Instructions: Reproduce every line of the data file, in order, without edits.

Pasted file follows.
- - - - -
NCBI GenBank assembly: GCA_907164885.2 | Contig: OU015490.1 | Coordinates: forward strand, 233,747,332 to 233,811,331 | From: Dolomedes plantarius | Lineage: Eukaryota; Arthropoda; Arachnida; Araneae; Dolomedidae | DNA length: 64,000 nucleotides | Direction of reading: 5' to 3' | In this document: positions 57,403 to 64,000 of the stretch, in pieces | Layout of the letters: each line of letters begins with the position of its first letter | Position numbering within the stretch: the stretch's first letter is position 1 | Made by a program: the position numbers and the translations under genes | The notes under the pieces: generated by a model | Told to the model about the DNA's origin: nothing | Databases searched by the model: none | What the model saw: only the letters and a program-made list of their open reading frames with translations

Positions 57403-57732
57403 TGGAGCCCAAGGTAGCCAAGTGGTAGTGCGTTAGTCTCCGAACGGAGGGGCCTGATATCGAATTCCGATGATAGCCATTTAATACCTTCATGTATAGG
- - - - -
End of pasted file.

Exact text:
NCBI GenBank assembly: GCA_907164885.2 | Contig: OU015490.1 | Coordinates: forward strand, 233,747,332 to 233,811,331 | From: Dolomedes plantarius | Lineage: Eukaryota; Arthropoda; Arachnida; Araneae; Dolomedidae | DNA length: 64,000 nucleotides | Direction of reading: 5' to 3' | In this document: positions 57,403 to 64,000 of the stretch, in pieces | Layout of the letters: each line of letters begins with the position of its first letter | Position numbering within the stretch: the stretch's first letter is position 1 | Made by a program: the position numbers and the translations under genes | The notes under the pieces: generated by a model | Told to the model about the DNA's origin: nothing | Databases searched by the model: none | What the model saw: only the letters and a program-made list of their open reading frames with translations

Positions 57403-57732
57403 TGGAGCCCAAGGTAGCCAAGTGGTAGTGCGTTAGTCTCCGAACGGAGGGGCCTGATATCGAATTCCGATGATAGCCATTTAATACCTTCATGTATAGG